Volkswagen was charged in December with importing nearly 128,000 vehicles into Canada that violated emissions standards.
The company then pleaded guilty to dozens of counts of diesel emissions violations.
Globally the scandal has already cost the company more than €30bn in fines, penalties and buyback costs.
The company said last month it had reached “a proposed plea resolution” in Canada without giving more details.
Volkswagen pleaded guilty after being charged with 60 counts of breaching the Canadian Environmental Protection Act and providing misleading information.
Prosecutors proposed to fine VW $196.5m Canadian dollars (£110m).
Volkswagen has been hit with a flurry of legal actions since 2015, when it admitted to US investigators that it had installed software on its cars to cheat pollution tests.
The company has since said that 11 million cars worldwide had the software, which could improve the performance of vehicles when they were being tested for emissions.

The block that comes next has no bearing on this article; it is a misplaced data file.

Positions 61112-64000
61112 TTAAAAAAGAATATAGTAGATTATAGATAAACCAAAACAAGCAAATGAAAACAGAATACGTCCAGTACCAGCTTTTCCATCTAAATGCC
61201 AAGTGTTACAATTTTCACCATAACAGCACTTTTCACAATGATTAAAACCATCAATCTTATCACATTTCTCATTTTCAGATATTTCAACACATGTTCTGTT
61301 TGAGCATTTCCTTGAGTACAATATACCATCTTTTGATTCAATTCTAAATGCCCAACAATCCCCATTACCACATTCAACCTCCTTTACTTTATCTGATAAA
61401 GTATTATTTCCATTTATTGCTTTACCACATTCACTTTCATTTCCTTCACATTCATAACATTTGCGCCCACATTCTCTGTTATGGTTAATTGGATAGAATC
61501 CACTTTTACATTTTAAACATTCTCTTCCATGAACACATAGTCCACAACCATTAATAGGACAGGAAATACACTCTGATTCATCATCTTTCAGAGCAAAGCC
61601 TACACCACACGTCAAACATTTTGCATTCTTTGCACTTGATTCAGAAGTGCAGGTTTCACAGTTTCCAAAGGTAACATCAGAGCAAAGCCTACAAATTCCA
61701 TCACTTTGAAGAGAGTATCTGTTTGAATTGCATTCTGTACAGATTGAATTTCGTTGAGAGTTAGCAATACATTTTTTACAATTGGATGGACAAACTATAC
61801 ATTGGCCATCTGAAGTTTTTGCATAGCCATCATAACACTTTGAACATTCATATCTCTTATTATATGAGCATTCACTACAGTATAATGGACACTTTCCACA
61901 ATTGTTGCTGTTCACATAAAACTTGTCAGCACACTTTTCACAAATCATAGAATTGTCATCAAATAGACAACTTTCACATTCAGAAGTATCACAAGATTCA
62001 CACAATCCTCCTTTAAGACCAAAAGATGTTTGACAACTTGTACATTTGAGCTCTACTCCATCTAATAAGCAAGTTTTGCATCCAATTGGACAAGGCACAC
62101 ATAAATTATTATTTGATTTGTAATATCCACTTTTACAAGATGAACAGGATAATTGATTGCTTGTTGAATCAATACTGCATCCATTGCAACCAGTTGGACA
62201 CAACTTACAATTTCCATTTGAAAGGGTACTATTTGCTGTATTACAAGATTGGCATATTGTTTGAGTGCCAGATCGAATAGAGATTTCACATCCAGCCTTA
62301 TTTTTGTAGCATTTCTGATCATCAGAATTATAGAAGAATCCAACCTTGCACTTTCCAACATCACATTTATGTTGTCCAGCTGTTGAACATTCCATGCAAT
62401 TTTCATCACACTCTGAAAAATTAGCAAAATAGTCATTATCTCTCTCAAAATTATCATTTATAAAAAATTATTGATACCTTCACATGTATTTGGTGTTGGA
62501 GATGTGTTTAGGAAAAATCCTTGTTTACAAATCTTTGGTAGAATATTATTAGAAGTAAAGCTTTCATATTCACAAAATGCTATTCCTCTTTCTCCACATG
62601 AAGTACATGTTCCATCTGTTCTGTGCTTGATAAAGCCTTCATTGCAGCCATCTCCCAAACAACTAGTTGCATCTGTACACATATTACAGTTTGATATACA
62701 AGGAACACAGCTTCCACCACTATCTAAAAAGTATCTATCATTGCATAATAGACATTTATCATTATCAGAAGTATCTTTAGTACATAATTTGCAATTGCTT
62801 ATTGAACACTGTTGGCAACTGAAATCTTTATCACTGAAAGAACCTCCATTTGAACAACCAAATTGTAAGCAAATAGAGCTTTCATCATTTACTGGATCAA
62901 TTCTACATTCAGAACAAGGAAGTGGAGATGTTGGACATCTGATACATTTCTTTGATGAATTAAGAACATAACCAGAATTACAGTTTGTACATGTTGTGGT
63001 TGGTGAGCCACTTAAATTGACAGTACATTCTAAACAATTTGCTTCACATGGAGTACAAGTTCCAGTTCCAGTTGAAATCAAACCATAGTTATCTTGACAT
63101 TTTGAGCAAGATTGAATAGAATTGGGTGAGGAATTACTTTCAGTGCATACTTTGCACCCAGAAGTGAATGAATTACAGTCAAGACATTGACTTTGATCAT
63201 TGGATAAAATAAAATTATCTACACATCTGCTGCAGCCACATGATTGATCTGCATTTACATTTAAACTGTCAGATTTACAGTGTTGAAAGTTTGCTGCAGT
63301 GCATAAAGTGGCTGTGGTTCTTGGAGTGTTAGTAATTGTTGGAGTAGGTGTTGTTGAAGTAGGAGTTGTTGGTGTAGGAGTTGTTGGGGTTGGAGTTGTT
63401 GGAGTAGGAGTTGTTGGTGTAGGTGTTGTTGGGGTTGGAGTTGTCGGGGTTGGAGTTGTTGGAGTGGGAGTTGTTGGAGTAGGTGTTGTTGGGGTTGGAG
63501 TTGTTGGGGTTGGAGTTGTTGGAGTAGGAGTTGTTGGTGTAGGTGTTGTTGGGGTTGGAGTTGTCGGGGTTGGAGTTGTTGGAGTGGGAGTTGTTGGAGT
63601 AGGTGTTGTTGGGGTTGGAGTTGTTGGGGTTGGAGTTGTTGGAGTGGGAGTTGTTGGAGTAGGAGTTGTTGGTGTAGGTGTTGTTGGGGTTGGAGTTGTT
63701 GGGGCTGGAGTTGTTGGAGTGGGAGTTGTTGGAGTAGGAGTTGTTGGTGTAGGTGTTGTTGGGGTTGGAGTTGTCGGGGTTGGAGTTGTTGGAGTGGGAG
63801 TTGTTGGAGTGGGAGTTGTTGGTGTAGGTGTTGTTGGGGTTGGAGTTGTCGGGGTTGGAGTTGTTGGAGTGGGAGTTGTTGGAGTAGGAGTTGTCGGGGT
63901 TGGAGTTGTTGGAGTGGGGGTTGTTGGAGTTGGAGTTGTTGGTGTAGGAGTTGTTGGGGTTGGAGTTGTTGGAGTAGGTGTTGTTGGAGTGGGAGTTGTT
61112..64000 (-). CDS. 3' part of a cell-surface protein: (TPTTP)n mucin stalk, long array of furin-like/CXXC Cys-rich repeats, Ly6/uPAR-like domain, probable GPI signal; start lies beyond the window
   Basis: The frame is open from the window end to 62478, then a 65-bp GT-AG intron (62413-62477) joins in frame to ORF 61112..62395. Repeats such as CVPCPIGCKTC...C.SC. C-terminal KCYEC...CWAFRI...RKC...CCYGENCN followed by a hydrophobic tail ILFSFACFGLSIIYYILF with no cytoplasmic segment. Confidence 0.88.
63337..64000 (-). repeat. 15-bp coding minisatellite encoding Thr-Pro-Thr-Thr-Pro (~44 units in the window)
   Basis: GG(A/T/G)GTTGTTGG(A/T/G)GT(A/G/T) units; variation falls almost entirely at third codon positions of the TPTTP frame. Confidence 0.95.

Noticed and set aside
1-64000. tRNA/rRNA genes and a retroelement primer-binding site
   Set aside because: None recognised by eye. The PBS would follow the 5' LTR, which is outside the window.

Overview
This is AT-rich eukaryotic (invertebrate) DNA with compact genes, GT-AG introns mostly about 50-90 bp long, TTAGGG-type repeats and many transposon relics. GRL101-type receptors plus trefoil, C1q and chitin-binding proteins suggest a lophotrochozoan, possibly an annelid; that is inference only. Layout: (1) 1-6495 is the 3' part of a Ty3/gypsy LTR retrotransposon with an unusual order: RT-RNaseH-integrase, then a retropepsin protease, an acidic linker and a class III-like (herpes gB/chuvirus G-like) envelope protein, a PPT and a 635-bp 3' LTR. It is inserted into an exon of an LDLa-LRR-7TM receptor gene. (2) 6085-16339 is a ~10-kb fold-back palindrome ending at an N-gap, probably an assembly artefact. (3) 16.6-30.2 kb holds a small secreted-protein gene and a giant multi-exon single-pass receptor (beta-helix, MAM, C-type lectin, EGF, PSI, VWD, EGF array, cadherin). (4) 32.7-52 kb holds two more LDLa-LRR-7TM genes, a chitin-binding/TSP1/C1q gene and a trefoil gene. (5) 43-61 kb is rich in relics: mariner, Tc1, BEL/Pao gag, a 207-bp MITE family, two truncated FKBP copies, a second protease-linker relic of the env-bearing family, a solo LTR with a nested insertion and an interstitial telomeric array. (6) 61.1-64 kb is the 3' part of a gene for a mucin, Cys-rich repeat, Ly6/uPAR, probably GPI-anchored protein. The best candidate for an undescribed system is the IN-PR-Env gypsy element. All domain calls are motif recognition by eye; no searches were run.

In May 2019, it set aside an additional €5.5bn in contingent liabilities amid ongoing lawsuits around the world.
Last week, Poland’s consumer watchdog UOKiK said it was fining Volkswagen more than 120 million zlotys (£24m) for misleading customers about vehicle emissions.
In December the firm was hit with a A$125m (£66m) fine by Australia’s consumer watchdog, the highest ordered by a court for breaches of Australian consumer law.